Lauryn Williams' mother knew her daughter was fast when she beat the family's German shepherd through her Detroit neighborhood. Her father knew it when his 10-year-old daughter challenged the hologram image of former Olympic sprinter Florence Griffith-Joyner at a museum exhibit -- and beat her.
But it took years for Williams, a 2005 world champion and 2004 Olympic silver medalist in the 100 meters, to warm up to the sport.
"It wasn't quite my personality," Williams said by phone on her way to practice Monday. "Running in circles sounded stupid to me."
Williams, 24, will run straight ahead when she competes in the 67th California Invitational Relays today at Modesto Junior College, her first 100-meter race of the year.
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"I'm really excited, because I can finally find out where I am," said Williams, the runner-up at last year's Worlds. "You can be breaking world records in practice, but you don't know what will happen when you get into a race and compete."
Modesto's world-class meet will be Williams' first benchmark, only 47 days from the Olympic Trials in Eugene, Ore. The trials, which will send the top three women to the Beijing 100, may have the most competitive 100-meter field in history. Three contenders, including Williams with a personal best of 10.88 seconds, have posted times under 11 flat. Seven others have PRs of 11.10 or faster.
Williams is training for her second Olympics at her alma mater, the University of Miami, where she graduated with a degree in finance in 3½ years. The 5-foot-3-inch sprinter shares her Miami house with the world's tallest breed of dog, a Great Dane named Atheena. But her choice of pet had nothing to do with compensating for size.
"When I was young, that's what I thought rich people had," Williams said, laughing. "I thought of a Great Dane and a butler answering the door."
While Williams' quick rise made her the "World's Fastest Woman" at age 21, she's hardly the diva you might expect with such a title.
Williams received the Visa Humanitarian Athlete of the Year Award in 2006 and donated her award money to the Miami nonprofit Fun 4 Kidz that gives abused and underprivileged children a taste of sports, arts and culture.
In November, Williams gave $5,000 to start a mentoring program at Fun 4 Kidz that connects a University of Miami athlete with each child. The athletes stay in touch with the children on a weekly basis, and Williams joins the children on trips and activities throughout the year. She recently enrolled in a sign language interpreting program as a result of her work with a class of deaf students at a Miami elementary school while also working toward an MBA.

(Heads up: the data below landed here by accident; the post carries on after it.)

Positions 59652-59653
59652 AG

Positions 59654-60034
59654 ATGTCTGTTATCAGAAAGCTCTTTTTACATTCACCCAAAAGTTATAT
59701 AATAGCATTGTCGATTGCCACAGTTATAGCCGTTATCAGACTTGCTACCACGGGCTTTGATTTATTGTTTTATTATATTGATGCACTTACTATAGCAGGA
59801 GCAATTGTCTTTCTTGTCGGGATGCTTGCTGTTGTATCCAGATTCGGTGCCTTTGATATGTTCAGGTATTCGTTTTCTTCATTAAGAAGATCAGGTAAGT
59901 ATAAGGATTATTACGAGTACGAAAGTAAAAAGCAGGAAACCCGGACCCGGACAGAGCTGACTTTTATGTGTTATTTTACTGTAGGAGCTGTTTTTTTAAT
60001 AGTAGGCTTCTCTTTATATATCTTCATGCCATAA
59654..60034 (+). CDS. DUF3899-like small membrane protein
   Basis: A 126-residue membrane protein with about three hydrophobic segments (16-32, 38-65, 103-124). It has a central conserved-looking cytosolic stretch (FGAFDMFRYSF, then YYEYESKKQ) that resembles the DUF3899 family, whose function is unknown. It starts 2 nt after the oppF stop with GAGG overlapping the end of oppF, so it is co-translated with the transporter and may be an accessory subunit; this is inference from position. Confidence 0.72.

"Lauryn is the most unassuming of superstars, but her heart is so big," said Fun 4 Kidz president and founder Andrew Post. "I admire the way athletes spend their time and money. Nobody puts in the amount of emotional ties as Lauryn does."
She's also quick to open her checkbook, donating $10,000 to Florida families affected by hurricanes and putting $1,000 for each sub-11 100 she runs into a scholarship fund for female athletes.
The good karma came back to Williams when friends and strangers donated more than $20,000 to bring her family to the Athens Olympics and paid for her father's leukemia treatments so he could watch his daughter sprint to a silver medal in Athens.
But good deeds don't dominate headlines when some of sprinting's biggest names make news for the wrong reasons. Marion Jones is in jail. And Chryste Gaines -- the 1996 Olympic 4x100 gold medalist also entered in today's 100 -- is trying to resurrect her career after a two-year suspension for using performance-enhancing drugs.
Williams tries to avoid the controversy but occasionally vents in personal blogs on her Web site, www.laurynwilliams.net.
"It's just really unfortunate that this stuff is going on," Williams said. "I just try to be a positive role model for females and hope they'll follow my example rather than the bad example."
Before the intense pressure of the Olympics kicks in, Williams will take to the new electric blue surface of the MJC track, eager to see how months of training have paid off.
"I just want to get out there and run," she said.
Bee staff writer Merrill Balassone can be reached at firstname.lastname@example.org or 578-2337.